“Wisconsin received funding for a learning collaborative developed to reduce breast cancer mortalities for African-American women,” said Gail D. Johnson, Director of the Wisconsin Well Women Program (WWWP) in the Wisconsin Department of Health Services. “We intend to have direct contact with breast cancer survivors in the community, women who are personally affected, and those with a family member who died from this disease.” The WWWP is a federally funded program that provides free screening for breast and cervical cancer and related services for women throughout Wisconsin.
By Charlotte D. Mayfield, LCSW
Psychotherapist-Clinical Social Work
President, Haven Behavioral Health | Milwaukee, WI
It can be distressing to witness the pain of family, friends or even strangers going through a hard time. But what if, just like strengthening a muscle or learning a new hobby, we could train ourselves to be more compassionate and calm in the face of others’ suffering?
That is the question behind research from the University of Wisconsin–Madison, and a new study suggests that as little as two weeks of compassion meditation training – intentionally cultivating positive wishes to understand and relieve the suffering of others – may reduce the distress a person feels when witnessing another’s suffering. It may also improve their ability and likelihood to respond with compassion.
Arlena Robinson my grandmother, who we affectionately called Grandmama, and my father Huey Jones, made sure
that my three siblings and I would be ready for life as responsible adults.
Some think childhood rivalries fade automatically over the years. This is far from the truth. Unresolved feelings can linger for the rest of your life if not properly addressed. In fact, according to Psychology Today, approximately one-third of them (adult siblings) describe their relationships as rivalrous or distant. They don't get along, have little in common, spend limited time together, and use words like ‘competitive,’ ‘humiliating,’ and ‘hurtful’ to depict their childhoods. These are heavy emotional loads to carry throughout life, especially during the holidays.
Millions of people fly during the holidays. Keep your family healthy during this busy travel season. Pack hand sanitizer and antibacterial wipes in your carry-on bag.
The website TravelMath recently tackled the issue of airport and airplane hygiene, sending a microbiologist to take bacterial samples from five airports and four flights. First the good news: All 26 samples were negative for E. coli.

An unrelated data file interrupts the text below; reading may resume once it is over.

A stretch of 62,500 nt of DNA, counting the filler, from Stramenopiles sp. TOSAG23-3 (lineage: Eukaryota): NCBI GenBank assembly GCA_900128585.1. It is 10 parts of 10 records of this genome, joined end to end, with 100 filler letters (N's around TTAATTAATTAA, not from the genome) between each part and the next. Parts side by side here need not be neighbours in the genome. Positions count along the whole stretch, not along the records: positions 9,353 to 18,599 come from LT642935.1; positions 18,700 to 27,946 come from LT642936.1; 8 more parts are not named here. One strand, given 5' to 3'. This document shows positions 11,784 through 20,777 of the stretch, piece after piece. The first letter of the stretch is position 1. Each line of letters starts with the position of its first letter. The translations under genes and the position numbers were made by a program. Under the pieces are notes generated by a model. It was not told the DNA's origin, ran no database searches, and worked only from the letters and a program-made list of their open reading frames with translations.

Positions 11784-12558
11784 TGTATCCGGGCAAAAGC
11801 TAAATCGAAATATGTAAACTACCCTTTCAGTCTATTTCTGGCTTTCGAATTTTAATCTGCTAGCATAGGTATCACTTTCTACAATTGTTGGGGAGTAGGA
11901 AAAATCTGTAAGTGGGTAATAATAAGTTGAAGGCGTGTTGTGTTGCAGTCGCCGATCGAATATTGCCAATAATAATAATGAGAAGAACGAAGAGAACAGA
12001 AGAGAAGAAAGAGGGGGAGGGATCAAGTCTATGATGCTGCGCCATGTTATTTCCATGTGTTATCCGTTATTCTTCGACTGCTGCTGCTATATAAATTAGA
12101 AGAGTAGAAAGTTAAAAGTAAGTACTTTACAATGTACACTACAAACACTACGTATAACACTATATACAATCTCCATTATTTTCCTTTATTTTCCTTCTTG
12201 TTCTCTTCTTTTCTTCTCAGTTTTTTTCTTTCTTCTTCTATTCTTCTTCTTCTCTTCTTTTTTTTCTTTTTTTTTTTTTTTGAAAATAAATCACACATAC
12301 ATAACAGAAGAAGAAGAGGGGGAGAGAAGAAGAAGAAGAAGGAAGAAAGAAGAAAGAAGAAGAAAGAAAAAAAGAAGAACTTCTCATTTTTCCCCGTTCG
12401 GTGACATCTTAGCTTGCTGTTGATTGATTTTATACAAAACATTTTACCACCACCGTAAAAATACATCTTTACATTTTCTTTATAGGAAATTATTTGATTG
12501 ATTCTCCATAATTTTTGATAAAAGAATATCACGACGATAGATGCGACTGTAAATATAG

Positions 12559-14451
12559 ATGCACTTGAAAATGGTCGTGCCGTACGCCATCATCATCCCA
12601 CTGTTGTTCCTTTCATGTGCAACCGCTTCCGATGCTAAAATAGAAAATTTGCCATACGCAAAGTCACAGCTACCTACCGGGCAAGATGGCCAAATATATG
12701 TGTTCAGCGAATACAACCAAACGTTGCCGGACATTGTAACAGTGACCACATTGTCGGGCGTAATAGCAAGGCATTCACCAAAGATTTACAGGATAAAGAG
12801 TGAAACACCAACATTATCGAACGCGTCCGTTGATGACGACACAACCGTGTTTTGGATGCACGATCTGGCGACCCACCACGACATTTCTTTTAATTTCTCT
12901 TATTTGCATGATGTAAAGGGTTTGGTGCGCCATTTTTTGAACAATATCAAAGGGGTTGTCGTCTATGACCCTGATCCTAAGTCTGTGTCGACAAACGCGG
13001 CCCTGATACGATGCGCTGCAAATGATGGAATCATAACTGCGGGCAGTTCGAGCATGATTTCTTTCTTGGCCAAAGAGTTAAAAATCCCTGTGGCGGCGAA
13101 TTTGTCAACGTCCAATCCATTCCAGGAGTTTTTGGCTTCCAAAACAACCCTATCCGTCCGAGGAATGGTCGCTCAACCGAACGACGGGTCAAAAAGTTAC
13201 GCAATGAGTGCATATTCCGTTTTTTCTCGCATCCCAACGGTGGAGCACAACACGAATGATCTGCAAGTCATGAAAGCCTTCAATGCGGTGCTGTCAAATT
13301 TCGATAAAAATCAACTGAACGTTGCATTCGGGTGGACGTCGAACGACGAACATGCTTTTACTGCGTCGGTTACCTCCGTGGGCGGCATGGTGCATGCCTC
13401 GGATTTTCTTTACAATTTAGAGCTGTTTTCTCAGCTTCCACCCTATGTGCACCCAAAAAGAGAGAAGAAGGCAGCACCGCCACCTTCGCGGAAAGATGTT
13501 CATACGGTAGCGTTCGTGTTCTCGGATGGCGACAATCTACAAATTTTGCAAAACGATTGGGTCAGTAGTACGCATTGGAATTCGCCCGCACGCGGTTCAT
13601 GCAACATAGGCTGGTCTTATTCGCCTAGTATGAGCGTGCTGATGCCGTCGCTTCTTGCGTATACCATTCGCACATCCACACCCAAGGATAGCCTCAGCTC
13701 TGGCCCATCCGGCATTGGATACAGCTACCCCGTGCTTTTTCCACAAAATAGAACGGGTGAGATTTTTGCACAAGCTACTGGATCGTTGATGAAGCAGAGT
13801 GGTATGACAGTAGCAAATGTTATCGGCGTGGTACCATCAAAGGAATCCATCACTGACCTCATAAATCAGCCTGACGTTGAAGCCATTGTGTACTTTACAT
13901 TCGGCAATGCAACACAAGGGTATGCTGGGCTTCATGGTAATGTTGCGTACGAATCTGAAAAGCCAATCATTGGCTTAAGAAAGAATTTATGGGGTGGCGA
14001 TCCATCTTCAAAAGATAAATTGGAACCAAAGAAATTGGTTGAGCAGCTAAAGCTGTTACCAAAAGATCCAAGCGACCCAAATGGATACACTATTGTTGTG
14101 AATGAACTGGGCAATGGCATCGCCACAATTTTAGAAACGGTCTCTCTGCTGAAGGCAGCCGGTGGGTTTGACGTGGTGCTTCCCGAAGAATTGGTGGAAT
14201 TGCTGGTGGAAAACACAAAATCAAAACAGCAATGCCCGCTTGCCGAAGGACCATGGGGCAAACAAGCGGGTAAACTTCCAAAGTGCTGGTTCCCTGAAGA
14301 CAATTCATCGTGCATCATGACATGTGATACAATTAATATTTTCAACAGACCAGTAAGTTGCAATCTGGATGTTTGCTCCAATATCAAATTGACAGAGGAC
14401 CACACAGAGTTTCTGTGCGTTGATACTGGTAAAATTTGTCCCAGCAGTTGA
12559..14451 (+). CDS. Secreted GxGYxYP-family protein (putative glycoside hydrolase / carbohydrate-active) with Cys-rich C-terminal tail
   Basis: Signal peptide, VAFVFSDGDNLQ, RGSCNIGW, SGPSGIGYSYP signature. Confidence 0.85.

But the swabs picked up enough other kinds of bacteria to convince you to wipe down these germy surfaces:
WHY IS GETTING THROUGH THE HOLIDAYS SO TOUGH WHEN GRIEVING THE LOSS OF A LOVED ONE?
Throughout life, holidays are spent with relatives or people who you have close emotional connections. Holidays magnify the loss. So, it’s natural that the absence of a loved one can make holidays a very difficult time, especially since the death of a loved one interrupts this ritual in ways that will never be repeated. It’s only natural that the absence of a loved one can make holidays a very difficult time. Memories of a deceased loved one are not erased with their transition. Love is forever. The first year that my father passed was hard. But the love and support that my family gave each other are what got us through. His spirit was still there.
1. Start spending time with the right people. People you enjoy, who love and appreciate you, and encourage you to improve in healthy and exciting ways. They embrace who you are now, but also embrace and embody who you want to be.
It’s that time again, time to gather with those we love and repeat the valued traditions that affirm who we are, who we belong to and what is genuinely important.
African Americans have always honored the traditions of family, food, song and spirituality. So Thanksgiving and Christmas are ripe with memories that bridge our past to the present. Traditions bind families and friends, creating a connectedness that transitions even life itself. Experts say that it is also during these activities that family beliefs and values are transferred as children witness the importance of friendship, unity and sharing.
Linda J. Concroft